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Canada can do more for military housing, Minister Anand admits

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Alan Binder
Alan Binder
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OTTAWA – The Minister of National Defense acknowledges that Ottawa needs to do more to support service members struggling to find housing in the country.

A recent email encouraged service members to consider contacting the nonprofit Habitat for Humanity to help them secure affordable housing. This recommendation explains how rising housing prices and rents affect the military.

On Tuesday, Minister Anita Anand said her government has taken several steps to help address the issues of obtaining affordable housing for service members and their families.

She also said that Ottawa has taken several measures to give the military more flexibility in its work — including, in some jobs, remote working options.

Acknowledging that her government still has work to do, Ms. Anand added that the government has raised military pay rates in 2021. The minister also noted that Canadians across the country are facing housing shortages.

The email was sent by a senior officer of 19 Wing Comox to other members of the Royal Canadian Air Force base on North Vancouver Island. This base houses the military search and rescue school as well as several squadrons of aircraft.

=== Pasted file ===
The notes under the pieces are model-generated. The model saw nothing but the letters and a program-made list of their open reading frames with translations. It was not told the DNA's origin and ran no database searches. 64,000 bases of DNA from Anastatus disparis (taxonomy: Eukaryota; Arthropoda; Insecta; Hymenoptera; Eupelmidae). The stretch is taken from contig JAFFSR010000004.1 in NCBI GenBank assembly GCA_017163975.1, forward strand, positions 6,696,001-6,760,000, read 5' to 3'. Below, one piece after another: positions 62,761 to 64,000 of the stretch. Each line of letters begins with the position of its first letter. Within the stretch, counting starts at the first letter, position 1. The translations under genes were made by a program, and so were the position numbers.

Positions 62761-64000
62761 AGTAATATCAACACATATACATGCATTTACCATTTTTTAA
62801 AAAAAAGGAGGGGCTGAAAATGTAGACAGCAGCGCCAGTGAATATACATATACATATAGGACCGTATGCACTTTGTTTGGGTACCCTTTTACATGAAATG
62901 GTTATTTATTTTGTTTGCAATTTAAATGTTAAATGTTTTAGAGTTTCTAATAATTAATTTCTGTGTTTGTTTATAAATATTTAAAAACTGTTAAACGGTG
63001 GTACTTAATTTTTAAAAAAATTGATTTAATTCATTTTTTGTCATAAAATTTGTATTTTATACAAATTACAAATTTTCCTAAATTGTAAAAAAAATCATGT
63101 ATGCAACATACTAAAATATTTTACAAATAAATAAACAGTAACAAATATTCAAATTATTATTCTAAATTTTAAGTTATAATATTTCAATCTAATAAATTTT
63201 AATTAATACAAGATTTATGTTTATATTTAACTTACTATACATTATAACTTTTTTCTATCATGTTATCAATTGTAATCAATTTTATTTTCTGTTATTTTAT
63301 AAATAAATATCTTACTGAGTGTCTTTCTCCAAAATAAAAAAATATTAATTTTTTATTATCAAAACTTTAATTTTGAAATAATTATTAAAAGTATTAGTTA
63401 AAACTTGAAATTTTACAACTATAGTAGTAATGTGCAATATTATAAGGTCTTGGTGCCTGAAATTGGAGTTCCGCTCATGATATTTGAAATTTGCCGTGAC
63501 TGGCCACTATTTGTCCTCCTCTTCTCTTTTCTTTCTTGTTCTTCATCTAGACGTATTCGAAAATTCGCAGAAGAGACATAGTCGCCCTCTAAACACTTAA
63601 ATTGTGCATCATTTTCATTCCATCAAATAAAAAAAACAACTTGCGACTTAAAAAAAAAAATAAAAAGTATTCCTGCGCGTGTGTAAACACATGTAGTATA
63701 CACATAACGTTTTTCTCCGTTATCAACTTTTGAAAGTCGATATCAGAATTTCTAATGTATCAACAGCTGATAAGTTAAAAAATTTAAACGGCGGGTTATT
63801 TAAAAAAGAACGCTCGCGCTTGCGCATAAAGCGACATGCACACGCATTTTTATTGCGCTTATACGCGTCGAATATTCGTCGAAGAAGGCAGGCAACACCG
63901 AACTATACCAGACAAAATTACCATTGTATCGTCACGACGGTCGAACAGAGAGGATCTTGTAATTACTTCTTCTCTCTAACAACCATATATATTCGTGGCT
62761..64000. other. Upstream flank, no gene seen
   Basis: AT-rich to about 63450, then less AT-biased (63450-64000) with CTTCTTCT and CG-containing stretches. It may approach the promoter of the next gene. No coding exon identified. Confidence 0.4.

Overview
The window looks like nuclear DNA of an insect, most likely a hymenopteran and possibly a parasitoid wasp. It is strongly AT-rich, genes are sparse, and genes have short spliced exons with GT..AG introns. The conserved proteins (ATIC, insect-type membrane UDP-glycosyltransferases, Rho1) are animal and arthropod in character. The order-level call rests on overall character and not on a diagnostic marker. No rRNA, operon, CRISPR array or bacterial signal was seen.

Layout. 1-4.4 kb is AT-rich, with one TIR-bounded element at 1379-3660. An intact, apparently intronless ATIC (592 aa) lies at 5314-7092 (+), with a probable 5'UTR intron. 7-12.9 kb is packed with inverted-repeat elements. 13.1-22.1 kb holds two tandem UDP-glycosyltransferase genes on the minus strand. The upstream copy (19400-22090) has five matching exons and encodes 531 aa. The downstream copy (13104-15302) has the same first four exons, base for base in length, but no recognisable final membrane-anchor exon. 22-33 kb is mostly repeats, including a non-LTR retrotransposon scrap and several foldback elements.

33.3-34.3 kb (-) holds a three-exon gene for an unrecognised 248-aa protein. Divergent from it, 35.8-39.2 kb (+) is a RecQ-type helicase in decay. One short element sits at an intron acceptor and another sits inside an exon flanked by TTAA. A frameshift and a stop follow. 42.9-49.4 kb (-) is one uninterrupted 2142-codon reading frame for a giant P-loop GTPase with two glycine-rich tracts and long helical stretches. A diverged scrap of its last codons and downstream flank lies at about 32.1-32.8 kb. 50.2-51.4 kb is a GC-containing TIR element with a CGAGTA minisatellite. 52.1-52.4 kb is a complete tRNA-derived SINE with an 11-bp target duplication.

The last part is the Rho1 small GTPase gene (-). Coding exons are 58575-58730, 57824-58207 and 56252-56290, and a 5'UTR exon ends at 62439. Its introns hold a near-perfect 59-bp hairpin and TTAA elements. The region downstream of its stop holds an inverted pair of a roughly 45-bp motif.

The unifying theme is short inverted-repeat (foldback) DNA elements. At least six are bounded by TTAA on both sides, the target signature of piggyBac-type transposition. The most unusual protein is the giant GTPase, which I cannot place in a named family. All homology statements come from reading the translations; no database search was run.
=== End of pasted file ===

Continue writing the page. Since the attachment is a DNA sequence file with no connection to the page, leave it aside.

The May 5th email read: “As a result of our discussion this morning, a potential housing option for our people is Habitat for Humanity. If any of your employees are interested, please refer them to the information found here.”

Defense Department spokeswoman Jessica Lamirandi said the military had not been redirected to Habitat for Humanity, but the organization was presented as an option for those who had “great difficulty” finding housing.

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The Chief of Defense Staff, General Wayne Air, warned last month that soldiers were suffering the brunt of rising housing and other goods prices, due to their unique lifestyle, which provides constant commutes throughout their careers.

At the same time, Mr. Air lamented the shortage of military housing. “We are currently short of 4,000 to 6,000 units on our bases, which is also exacerbating the housing problem,” he said.

Many bases offer military housing. Mais même si les évaluations internes du ministère de la Défense ont affirmé à plusieurs reprises depuis 2017 qu’au moins 5000 unités supplémentaires étaient nécessaires pour répondre aux besoins croissants de l’arménomarte constante de maison de leçu amin Years.


This post was produced with financial assistance from Meta Exchanges and The Canadian Press for News.

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